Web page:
I couldn’t even begin to hazard a guess as to how many people I have encountered over the years along the yellow brick road. Sometimes you encounter people you never expected to bump into let alone have an experience as brief as it might have been.
Before my memory fades to black, I want to share some of those encounters in no particular order.
Of course I was familiar with her from her role as Ann Marie in television’s That Girl and I first saw her on Broadway in Herb Gardner’s Thieves (1974), but I did not encounter her until she was appearing in Andrew Bergman’s Social Security (1986) at the Ethel Barrymore Theatre with the late Ron Silver, a talented actor and Joanna Gleason and Olympia Dukakis.
I met her during the rehearsal for the 40th Annual Tony Award telecast. I was working in a minor capacity for producer Alexander H. Cohen relishing every minute of the process of putting on a major television event.
Ms. Thomas was the consummate performer. She had star quality. She didn’t have star attitude. And I had a chance to talk to her (briefly) while she was in the rehearsal studio with the other headliners for the show.
On the night of the Tony Award telecast I was “awarded” the position of helping get the cast from the Minskoff Theatre to the Tony Award party.
I was stationed in the area between 44th and 45th Streets when Marlo Thomas and her husband, Phil Donohue, came out of the stage door. She went one way and he started to go the other way. He told her their car was “this way.” Thomas shrugged her shoulders and as she passed me she said to me, “it’s the other way” and smiled. Less than a minute later they were walking back “the other way,” and I Thomas say to her husband, “I told you we were parked the other way.”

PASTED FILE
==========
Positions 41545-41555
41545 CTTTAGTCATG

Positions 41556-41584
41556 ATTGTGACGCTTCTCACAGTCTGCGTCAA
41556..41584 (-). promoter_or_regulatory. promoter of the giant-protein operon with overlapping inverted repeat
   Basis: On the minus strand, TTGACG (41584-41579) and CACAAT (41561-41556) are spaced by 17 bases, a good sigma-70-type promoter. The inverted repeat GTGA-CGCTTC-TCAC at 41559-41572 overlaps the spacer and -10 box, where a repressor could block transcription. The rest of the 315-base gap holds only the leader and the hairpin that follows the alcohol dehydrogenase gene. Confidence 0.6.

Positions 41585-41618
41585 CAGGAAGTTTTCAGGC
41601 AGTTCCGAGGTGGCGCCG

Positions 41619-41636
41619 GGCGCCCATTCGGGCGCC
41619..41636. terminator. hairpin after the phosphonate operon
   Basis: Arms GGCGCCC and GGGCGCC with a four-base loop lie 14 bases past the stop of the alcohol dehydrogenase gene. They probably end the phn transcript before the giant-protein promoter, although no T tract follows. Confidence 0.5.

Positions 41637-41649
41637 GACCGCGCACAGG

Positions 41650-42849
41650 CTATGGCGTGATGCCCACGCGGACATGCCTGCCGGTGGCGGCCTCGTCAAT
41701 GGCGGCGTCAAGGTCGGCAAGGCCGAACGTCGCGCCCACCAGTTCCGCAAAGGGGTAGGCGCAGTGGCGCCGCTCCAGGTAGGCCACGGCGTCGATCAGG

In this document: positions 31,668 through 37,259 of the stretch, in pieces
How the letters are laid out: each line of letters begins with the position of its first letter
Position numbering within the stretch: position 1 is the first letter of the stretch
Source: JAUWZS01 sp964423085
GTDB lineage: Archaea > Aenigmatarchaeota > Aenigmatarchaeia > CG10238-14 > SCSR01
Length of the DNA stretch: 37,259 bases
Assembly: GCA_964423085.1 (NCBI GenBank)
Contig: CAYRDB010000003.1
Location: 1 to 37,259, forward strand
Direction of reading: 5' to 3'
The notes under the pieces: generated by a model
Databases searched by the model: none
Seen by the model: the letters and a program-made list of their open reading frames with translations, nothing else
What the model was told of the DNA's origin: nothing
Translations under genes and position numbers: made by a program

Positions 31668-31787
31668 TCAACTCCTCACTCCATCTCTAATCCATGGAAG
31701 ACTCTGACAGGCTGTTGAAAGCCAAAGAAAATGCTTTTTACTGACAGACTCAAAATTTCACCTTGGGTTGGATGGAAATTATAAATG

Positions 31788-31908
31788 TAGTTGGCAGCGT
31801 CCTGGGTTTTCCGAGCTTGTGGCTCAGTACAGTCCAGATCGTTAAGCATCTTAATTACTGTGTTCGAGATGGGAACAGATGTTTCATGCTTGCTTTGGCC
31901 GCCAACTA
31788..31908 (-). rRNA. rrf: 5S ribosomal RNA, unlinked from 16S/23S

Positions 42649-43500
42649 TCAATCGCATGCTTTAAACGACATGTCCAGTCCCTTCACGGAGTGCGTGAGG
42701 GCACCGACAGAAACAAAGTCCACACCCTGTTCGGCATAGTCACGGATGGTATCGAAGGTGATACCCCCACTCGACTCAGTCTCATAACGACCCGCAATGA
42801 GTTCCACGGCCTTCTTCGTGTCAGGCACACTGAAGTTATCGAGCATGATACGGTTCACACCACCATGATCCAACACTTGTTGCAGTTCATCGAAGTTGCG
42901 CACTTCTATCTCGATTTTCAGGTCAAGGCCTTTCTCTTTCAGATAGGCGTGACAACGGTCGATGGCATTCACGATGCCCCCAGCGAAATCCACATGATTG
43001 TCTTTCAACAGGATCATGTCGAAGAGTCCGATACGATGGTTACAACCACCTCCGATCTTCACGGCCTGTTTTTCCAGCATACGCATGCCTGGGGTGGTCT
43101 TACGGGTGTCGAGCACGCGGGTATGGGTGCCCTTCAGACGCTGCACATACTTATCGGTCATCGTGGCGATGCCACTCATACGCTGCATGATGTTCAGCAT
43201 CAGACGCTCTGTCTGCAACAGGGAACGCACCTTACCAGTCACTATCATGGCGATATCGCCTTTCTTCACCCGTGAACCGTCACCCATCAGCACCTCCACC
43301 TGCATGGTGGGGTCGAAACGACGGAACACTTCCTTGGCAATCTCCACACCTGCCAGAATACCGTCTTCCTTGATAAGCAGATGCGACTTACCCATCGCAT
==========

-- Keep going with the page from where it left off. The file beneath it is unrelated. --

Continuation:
A few weeks after the Tony Award Show I was at the Ethel Barrymore Theatre where I was going to see Thomas in Social Security. Thomas had agreed to meet me in her dressing room where she told me I could drop off a script I had written.
I knocked on her dressing room door and she told me to come in. Her hair dresser was working on her hair. She had yet to have her make-up put on. She was wearing a robe…and she was eating an egg salad sandwich.
We talked for a few minutes. She took the script and I made my exit. I gave my ticket (the one I bought with my own money) and the usherette showed me to my seat in the nose bleed section. If I had been one more row back I would have been on the outside of the theatre. I thought that for people sitting in this part of the balcony they should have had flight attendants instead of usherettes.
The play was wonderful and Marlo Thomas was great. So was Ron Silver (1946-2009). I had a brief encounter with him during the Tony Award rehearsal. I rode on the elevator with him down from the rehearsal studio. We had an abbreviated elevator chat.
A month after seeing her on Broadway I got a note from her agent saying that while Ms. Thomas enjoyed reading the play she was not interested in returning to the stage right away.
Nonetheless I did get to meet someone who was nothing short of being an exemplary woman of grace, wit and kindness.
Marlo Thomas signed my informal Tony Award autograph book (right side). Also on this page: Lily Tomlin, Colleen Dewhurst, Charles Durning, Debbie Allen Nixon, Jessica Tandy, Tony Randall, Rene Auberjonois and David Birney. (Some close encounter stories about some of these actors to follow.)